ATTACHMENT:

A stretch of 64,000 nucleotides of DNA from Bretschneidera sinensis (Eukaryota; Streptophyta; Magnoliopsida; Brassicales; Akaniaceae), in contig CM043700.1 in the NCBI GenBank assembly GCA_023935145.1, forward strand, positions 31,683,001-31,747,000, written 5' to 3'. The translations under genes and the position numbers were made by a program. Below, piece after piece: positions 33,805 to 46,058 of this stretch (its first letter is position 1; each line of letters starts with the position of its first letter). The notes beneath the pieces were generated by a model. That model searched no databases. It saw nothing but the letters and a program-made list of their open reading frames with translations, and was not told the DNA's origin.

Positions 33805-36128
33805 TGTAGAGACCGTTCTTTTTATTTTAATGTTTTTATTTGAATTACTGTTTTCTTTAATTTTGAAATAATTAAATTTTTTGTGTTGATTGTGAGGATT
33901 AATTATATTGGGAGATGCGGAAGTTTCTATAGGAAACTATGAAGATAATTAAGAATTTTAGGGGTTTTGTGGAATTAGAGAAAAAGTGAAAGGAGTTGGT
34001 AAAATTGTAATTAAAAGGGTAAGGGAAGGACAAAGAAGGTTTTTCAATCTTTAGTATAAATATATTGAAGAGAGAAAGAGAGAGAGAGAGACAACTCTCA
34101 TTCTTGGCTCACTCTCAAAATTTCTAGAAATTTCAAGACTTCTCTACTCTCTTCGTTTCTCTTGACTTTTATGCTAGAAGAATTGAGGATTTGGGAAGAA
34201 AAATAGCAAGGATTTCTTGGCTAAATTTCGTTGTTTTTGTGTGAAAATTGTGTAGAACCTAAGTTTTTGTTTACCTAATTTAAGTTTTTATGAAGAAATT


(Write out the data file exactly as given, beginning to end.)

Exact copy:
A stretch of 64,000 nucleotides of DNA from Bretschneidera sinensis (Eukaryota; Streptophyta; Magnoliopsida; Brassicales; Akaniaceae), in contig CM043700.1 in the NCBI GenBank assembly GCA_023935145.1, forward strand, positions 31,683,001-31,747,000, written 5' to 3'. The translations under genes and the position numbers were made by a program. Below, piece after piece: positions 33,805 to 46,058 of this stretch (its first letter is position 1; each line of letters starts with the position of its first letter). The notes beneath the pieces were generated by a model. That model searched no databases. It saw nothing but the letters and a program-made list of their open reading frames with translations, and was not told the DNA's origin.

Positions 33805-36128
33805 TGTAGAGACCGTTCTTTTTATTTTAATGTTTTTATTTGAATTACTGTTTTCTTTAATTTTGAAATAATTAAATTTTTTGTGTTGATTGTGAGGATT
33901 AATTATATTGGGAGATGCGGAAGTTTCTATAGGAAACTATGAAGATAATTAAGAATTTTAGGGGTTTTGTGGAATTAGAGAAAAAGTGAAAGGAGTTGGT
34001 AAAATTGTAATTAAAAGGGTAAGGGAAGGACAAAGAAGGTTTTTCAATCTTTAGTATAAATATATTGAAGAGAGAAAGAGAGAGAGAGAGACAACTCTCA
34101 TTCTTGGCTCACTCTCAAAATTTCTAGAAATTTCAAGACTTCTCTACTCTCTTCGTTTCTCTTGACTTTTATGCTAGAAGAATTGAGGATTTGGGAAGAA
34201 AAATAGCAAGGATTTCTTGGCTAAATTTCGTTGTTTTTGTGTGAAAATTGTGTAGAACCTAAGTTTTTGTTTACCTAATTTAAGTTTTTATGAAGAAATT